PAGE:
The goals of the DFG priority program on Scalable Data Management for Future Hardware are based on the observation that data management architectures will undergo a radical shift in the next years. This is driven by the fact that on the one hand, the range of applications requiring to handle large sets of data has significantly broadened, and on the other hand, new trends in hardware as well as at operating system level offer great opportunities for rethinking current system architectures.
Over the past thirty years, database management systems have been established as one of the most successful software concepts. In todays business environment they constitute the centerpiece of almost all critical IT systems. The reasons for this success are manyfold. On the one hand, such systems provide abstractions hiding the details of underlying hardware or operating systems layers. This covers the existence of a memory hierarchy, memory organization, data representation and efficient data access for multiple users or application developers. On the other hand, database management systems are ACID compliant, which enables them to represent an accurate picture of a real world scenario, and ensures correctness of the managed data even in extreme cases (e.g., a high number of concurrent database operations or possible system failures).
Today, the application of database systems has moved beyond pure transaction-oriented scenarios. Instead they are more and more utilized as data integration platforms to realize a unified access model (perhaps limited to read operations) to heterogeneous or even distributed data. In addition, database technology in a broader sense is exploited in pure analytical applications (e.g. building models for data mining algorithms such as classification, clustering, recommendation, etc.). These analyses are based on clickstream data or experimental results in the scientific environment (e.g. protein analyses in micro biology, or galaxy detection in astro physical research projects). For such applications, the rigid transaction-oriented architecture of classical database systems often proves to be too rigid, inflexible and not scalable to the required extent. This led to the development of NoSQL database systems and the MapReduce paradigm. During the consequently emerging diversification of data management solutions some of the well established functionalities of classical database systems fell by the wayside: For instance, consistency in eventual consistent system has to be realized at the application level (e.g. using versioning); in some NoSQL systems even join operations need to be re-implemented at application level.
Consequently, the vision of this priority program for future database systems is to loosen or even to shed the tight corset that was implied by the current assumptions on the required level of abstraction and the available hardware, and replace it with a more flexible architectural approach. This requires
- to provide additional data types for novel applications. It is obvious that dates solutions, for example, need to support matrix operations (and with this linear algebra operators) or graph operations for the analysis of large networks.
- to provide different levels of abstraction for data management services and with it the support to “unhinge” certain functionalities.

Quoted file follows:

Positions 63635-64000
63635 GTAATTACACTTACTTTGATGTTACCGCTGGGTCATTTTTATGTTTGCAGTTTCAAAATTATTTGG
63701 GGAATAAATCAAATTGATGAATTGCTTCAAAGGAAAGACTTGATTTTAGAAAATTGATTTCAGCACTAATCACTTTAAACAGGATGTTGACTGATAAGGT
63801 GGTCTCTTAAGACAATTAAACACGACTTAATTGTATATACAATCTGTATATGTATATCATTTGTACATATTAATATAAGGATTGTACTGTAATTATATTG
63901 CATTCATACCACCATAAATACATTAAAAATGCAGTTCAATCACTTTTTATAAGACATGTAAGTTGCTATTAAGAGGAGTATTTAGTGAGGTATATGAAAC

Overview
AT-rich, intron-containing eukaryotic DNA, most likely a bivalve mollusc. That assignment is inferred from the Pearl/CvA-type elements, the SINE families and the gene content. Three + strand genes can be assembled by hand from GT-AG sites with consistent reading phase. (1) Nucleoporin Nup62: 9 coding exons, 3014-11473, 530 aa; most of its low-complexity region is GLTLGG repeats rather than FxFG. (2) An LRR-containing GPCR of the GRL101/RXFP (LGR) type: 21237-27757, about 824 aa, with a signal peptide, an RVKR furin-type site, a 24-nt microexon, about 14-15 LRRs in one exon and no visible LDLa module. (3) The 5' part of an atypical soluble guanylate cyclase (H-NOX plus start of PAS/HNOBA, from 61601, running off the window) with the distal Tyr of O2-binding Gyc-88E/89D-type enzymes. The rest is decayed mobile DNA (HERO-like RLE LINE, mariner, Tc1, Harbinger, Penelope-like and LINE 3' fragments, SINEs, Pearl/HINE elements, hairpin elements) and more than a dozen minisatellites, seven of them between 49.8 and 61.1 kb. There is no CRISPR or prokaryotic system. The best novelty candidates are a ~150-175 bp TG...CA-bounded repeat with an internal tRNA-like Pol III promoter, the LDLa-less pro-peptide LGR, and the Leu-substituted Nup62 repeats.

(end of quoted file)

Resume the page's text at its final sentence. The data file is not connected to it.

- to enable the exploitation of current and future hardware and more general of system level services. For example, it may become necessary to relocate certain database operators into specialized hardware chips to achieve the optimal throughput for the system. As another example, the optimal scheduling of hardware resources may be improved by a tighter integration with operating system services.
- to enable a tighter interweaving between application code and runtime system. For instance, to support the efficient processing of complex data mining algorithms, the efficient usage of statistical algorithms requires a “push-down” of application code towards the data level. This, on the other hand, requires to massively parallelize the code.
- to provide processing mechanisms particularly tailored to target application. In many scenarios an “update in place” strategy may, for instance, be replaced by a more efficient “append only” strategy. In a similar way, for many scenarios it may be sufficient to rely on BASE criteria instead of ACID to ensure correctness. The resulting degrees of freedom can then be exploited by more flexibility on the architecture level.
- to consider “schema on read” as an additional design pattern. A significant amount of data can not be typified before a proper data cleaning and data transformation, which is typically handled inside the database system. Often this step of schema definition is deliberately delayed until query time.
In summary, this priority program will radically break with previous concepts to create new common architectural concepts for data management services for current and future hardware platforms, and explore and evaluate these concepts for new fields of application. Where in the past thirty years correctness was regarded as the leitmotif for designing database systems, for the upcoming years this process will be dominated by the aspects of variability and scalability. The broad field of applications embraces distinctively varying requirements and to a certain extent significantly different domain specific languages (DSLs). Combined with the diversity in modern hardware and system level services (such as operating system level replication, remote direct memory access, persistent RAM, etc.) novel architectural designs with a focus on variability are required, being investigated from both, top and bottom, perspectives.